Thursday, July 1

"In the practice of meditation, all thoughts are the same: pious thoughts, very beautiful thoughts, religious thoughts, calm thoughts - they are all still thoughts. You do not try to cultivate calm thoughts and suppress so-called neurotic thoughts. This is an interesting point. When we speak of treading the path of the dharma, which... is the Fourth Noble Truth, it does not mean that we become religious, calm, good. Trying to be calm, trying to be good, is also an aspect of striving, of neuroticism. Religiously inclined thoughts are the watcher, the judge, and confused, wordly thoughts are the actor, the doer. For instance if you meditate, you might experience ordinary domestic thoughts and at the same time there is a watcher saying "You shouldn't do this, you shouldn't do that, but you should come back to meditate." These pious thoughts are still thoughts and should not be cultivated."

—Chögyam Trungpa Rinpoche


Metamatician said...

No comments? If you're interested in Buddhism, first of all understand that it's the most simplified thing ever achieved, subsequently divided and made into rote doctrine by lesser men and women. Avoid that!

Chögyam Trungpa and his son, Sakyong Mipham, have much wisdom, and much baggage.

Pema Chödrön avoids the paradox of theory and talks about situations that arise every day, and how we react, for good or ill.

Thich Nhat Hanh is more in line with my own Zenlike thoughts, and he has lived a lot.

The Tao may be the most profound philosophy every committed to writing or the most passive and worthless - will you find out?

There are so many paths through life. One life is not even comparable to another because of choices that were made. Yet one is all we get, probably.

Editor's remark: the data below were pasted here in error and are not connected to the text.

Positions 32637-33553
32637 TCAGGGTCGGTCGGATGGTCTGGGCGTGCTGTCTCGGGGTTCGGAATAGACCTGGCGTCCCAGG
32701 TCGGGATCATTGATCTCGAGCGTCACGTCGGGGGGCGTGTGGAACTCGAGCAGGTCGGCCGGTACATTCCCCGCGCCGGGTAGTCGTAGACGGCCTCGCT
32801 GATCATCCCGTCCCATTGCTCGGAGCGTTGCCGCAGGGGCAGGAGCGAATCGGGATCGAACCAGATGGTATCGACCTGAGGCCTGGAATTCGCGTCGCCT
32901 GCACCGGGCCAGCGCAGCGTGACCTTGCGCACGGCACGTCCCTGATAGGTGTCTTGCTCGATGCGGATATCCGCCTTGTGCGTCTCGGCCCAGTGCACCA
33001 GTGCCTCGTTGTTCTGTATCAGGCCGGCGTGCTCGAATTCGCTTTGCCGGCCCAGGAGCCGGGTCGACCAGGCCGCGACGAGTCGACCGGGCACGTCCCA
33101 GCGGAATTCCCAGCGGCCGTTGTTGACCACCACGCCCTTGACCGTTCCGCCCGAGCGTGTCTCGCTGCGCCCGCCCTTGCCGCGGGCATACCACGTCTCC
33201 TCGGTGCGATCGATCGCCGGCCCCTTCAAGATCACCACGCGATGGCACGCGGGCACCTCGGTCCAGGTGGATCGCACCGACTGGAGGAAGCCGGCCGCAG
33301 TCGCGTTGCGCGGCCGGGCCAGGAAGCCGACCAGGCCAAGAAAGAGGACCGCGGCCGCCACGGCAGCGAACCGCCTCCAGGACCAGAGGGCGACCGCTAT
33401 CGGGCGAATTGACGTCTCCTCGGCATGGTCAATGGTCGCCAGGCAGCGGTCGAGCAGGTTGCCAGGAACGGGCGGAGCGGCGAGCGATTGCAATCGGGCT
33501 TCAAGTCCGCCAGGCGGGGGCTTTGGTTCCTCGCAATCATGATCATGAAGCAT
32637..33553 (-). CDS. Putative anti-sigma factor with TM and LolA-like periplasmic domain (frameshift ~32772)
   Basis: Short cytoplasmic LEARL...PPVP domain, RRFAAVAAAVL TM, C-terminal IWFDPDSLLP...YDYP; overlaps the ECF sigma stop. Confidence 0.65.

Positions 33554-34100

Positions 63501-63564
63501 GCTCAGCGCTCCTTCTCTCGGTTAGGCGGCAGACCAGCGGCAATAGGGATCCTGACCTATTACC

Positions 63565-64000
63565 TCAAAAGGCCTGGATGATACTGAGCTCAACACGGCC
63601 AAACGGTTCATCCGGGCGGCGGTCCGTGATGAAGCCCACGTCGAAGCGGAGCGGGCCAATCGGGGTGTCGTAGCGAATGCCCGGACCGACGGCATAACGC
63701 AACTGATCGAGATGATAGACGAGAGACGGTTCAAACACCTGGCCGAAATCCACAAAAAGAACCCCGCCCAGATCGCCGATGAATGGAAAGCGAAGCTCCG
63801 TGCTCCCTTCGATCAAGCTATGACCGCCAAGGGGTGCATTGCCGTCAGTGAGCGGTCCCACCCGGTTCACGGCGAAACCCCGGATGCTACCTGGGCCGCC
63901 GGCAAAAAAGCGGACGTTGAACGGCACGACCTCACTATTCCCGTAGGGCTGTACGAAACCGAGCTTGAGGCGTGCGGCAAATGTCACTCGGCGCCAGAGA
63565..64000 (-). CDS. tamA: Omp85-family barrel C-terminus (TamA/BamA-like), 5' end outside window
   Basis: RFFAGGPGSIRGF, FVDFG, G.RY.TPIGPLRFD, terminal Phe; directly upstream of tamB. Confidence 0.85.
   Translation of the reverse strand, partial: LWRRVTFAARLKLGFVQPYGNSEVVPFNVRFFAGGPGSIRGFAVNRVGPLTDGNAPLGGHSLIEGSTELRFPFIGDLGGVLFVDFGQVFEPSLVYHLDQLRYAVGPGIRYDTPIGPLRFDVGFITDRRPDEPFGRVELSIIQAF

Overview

Ask me more about so-called "Eastern" philosophy. You'll find it's neither strictly Eastern nor is it religious or even philosophical!

It's time to close the window; the air outside has gotten cold.

Hans said...

I don't know what to comment on. Thoughts are just thoughts so let them pass while we meditate and try to stay present. I'm not feeling particularly mindful these days.

Metamatician said...

Well, before one can be mindful one must let go of attachments, especially to judgments and thoughts. Like Trungpa says, even "pious" thoughts - thinking good things, is no good. Thoughts are like clouds - we can recognize they are there, but then let them drift across the sky and vanish. Don't try to hold onto clouds. Therefore, don't try to cultivate complicated thoughts either. Just live by your senses, be kind, and try to see the world like a child, or a cat. That kind of immediacy will bring us into the flow of the world, rather than create a sort of third-person mind, or character, for us to inhabit and speculate from. That is becoming separate from the world, creating dualism - "me" and everything else - and that tends to create suffering.

Although I intellectually understand all this, it's worthless unless put into practice. And I still have a very hard time with that. I still get depressed, feel lonely, feel a sudden surge of excitement...

Knowing the "idea" of buddhism is easy. Making it a reflexive, instinctual part of your everyday live takes a lifetime of cultivation. There is no goal, no treasure waiting at the end. Like most things, the process itself is the reward, as we slowly learn to extricate ourselves from details of life which do not matter, and more fully experience what is really occurring while we're sitting thinking of other things.

That's my take on it.

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